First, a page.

Arizona Fiber Arts Retreat, Things I Forgot to Mention, and More
Lately I haven’t been doing as good a job as I’d like keeping you all, lovely readers, updated when I have something going on outside of this blog. I haven’t wanted to stick random announcements into tutorials or thoughts that will (hopefully) be read long after the news is relevant, but I also don’t want to pepper you with little posts for each bit of “look at this!” type news. So I’ve decided to do a periodic news round-up when warranted. Because this is the first one, there’s some overdue stuff as well as some newer items.
I wrote a few more articles that came out in Seamwork magazine this fall, and the latest one in the December issue. Although I mentioned some of them in passing, I didn’t really point them out. There’s one on how fabric is woven, and how to use your knowledge about that to improve your sewing. It draws on what I learned when my grandma taught me how to weave, and uses a toy loom that belonged to my mom as an example. The latest article is about five essential hand stitches, and it’s just what it sounds like, a tutorial on my most-used stitches. I’ve been inspired by all the hand sewing and visible mending going on lately, and I’m happy to add to it! Maybe my favorite article so far is the one on wool. It was a total blast to research it, and I’m really happy with how it came out. It covers some of the history and science of wool, and how to use that knowledge when you’re sewing with it. It also features my favorite (super easy) hand-wash method for all your lovely woolens.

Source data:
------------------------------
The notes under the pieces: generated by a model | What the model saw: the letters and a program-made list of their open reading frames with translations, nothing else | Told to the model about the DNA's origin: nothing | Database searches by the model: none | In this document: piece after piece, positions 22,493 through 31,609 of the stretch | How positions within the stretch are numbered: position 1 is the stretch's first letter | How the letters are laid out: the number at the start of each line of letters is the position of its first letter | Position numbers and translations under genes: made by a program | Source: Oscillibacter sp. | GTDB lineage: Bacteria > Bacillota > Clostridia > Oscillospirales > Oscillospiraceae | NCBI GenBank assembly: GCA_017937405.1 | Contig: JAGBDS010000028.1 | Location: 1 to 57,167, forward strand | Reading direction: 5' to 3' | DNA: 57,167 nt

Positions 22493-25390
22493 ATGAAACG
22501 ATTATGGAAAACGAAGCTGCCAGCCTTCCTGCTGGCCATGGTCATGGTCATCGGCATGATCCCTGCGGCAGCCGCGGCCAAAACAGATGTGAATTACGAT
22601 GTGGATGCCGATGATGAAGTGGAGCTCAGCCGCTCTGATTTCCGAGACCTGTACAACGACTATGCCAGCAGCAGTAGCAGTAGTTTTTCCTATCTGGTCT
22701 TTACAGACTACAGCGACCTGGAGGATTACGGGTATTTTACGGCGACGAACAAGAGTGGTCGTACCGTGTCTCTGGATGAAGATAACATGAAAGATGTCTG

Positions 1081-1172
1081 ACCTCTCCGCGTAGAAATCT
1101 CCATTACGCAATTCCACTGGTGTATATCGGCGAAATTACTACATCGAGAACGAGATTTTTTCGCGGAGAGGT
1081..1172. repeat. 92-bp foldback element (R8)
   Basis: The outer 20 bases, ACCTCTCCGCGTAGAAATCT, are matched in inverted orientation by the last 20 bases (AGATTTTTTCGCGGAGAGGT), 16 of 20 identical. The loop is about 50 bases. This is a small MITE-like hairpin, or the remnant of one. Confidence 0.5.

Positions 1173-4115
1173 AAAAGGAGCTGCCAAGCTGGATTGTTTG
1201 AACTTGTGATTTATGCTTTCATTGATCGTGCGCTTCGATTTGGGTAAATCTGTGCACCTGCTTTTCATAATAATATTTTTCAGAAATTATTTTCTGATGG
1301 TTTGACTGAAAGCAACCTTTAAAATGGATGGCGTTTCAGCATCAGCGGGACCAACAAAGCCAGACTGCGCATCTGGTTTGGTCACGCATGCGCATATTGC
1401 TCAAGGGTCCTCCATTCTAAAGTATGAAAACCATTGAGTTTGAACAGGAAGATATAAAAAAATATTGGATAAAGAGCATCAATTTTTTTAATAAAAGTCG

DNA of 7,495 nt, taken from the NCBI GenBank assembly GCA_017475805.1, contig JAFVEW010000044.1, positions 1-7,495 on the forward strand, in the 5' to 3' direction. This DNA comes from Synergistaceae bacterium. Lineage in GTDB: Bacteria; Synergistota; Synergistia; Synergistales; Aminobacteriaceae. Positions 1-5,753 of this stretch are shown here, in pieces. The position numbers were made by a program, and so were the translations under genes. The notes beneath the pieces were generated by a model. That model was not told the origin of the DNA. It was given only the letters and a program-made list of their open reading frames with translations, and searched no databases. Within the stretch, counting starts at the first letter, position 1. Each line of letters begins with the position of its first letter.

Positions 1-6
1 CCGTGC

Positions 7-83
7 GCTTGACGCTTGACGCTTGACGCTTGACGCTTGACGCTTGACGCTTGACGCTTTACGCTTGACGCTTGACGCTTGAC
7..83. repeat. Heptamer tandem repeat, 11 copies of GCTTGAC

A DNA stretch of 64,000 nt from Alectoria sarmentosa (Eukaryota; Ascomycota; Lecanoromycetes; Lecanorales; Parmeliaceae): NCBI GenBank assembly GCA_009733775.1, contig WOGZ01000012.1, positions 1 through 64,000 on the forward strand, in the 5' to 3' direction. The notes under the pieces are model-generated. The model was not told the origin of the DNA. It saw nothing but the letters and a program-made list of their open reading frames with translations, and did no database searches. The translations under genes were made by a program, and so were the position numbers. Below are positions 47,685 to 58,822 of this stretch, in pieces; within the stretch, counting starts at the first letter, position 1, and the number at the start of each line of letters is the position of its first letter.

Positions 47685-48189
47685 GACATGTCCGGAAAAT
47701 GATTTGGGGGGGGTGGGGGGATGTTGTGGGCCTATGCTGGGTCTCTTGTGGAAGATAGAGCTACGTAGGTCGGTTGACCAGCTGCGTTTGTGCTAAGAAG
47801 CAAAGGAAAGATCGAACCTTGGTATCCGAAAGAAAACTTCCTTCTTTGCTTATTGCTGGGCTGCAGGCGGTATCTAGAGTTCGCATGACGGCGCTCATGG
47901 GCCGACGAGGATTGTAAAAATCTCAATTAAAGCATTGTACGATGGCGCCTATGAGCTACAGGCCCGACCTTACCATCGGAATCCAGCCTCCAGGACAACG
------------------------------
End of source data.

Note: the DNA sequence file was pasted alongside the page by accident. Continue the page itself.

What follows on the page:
As always, you can read any of the articles in Seamwork for free online. I’ve also added links to the ones I’ve written in my category page (you can also get there by clicking “Sew” under “Tutorials + Inspiration” at the top of my site) so they’re included with the rest of the sewing info I’ve shared.
To wrap up the older news, I joined Instagram this fall, and also never mentioned it here outright. My inclination at this point is to avoid anything that involves more “screen time”, but there was so much going on there, especially in the fiber arts world, that I decided to try it out. And I think I like it. It’s nice to have a place to share quicker projects, things in progress, and thoughts that won’t become their own blog posts. And there was some surprisingly deep conversation going on there during #slowfashionoctober! Still I’m determined to use it sparingly. If you too are on this exciting/elitist/beautiful/frustrating/inspiring platform, do come say hi, I’m @frenchtoasttasha.
The winter gathering at Arcosanti has a new name: Arizona Fiber Arts Retreat, and I’m teaching there again this year. It’s coming up January 22 and 23, and as of this writing there are still spaces in both my classes. One is on 3D wet felting, and one is making felt cuffs and beads (pictured below) while learning to use attachments, prefelts, and shaping in your felt making. Click over to their new website for details and to sign up. Observant readers of this blog may notice my digital fingerprints on the AFAR site, and indeed I’ve been spending a fair amount of time working on that lately. It’s a bit surreal to be the one in our group with the most web skills, but there you have it!
Knitting classes are also starting up again at Purl in the Pines in Flagstaff. The first session of my beginning knitting series is this Saturday (complete beginners welcome), along with a “knitting skills lab” where you can get all your questions answered and learn some new techniques. If you’re interested, head on over to their class page for details. It’s still snowing like crazy as I type this, but if the forecast holds, the roads should be clear by the time classes start.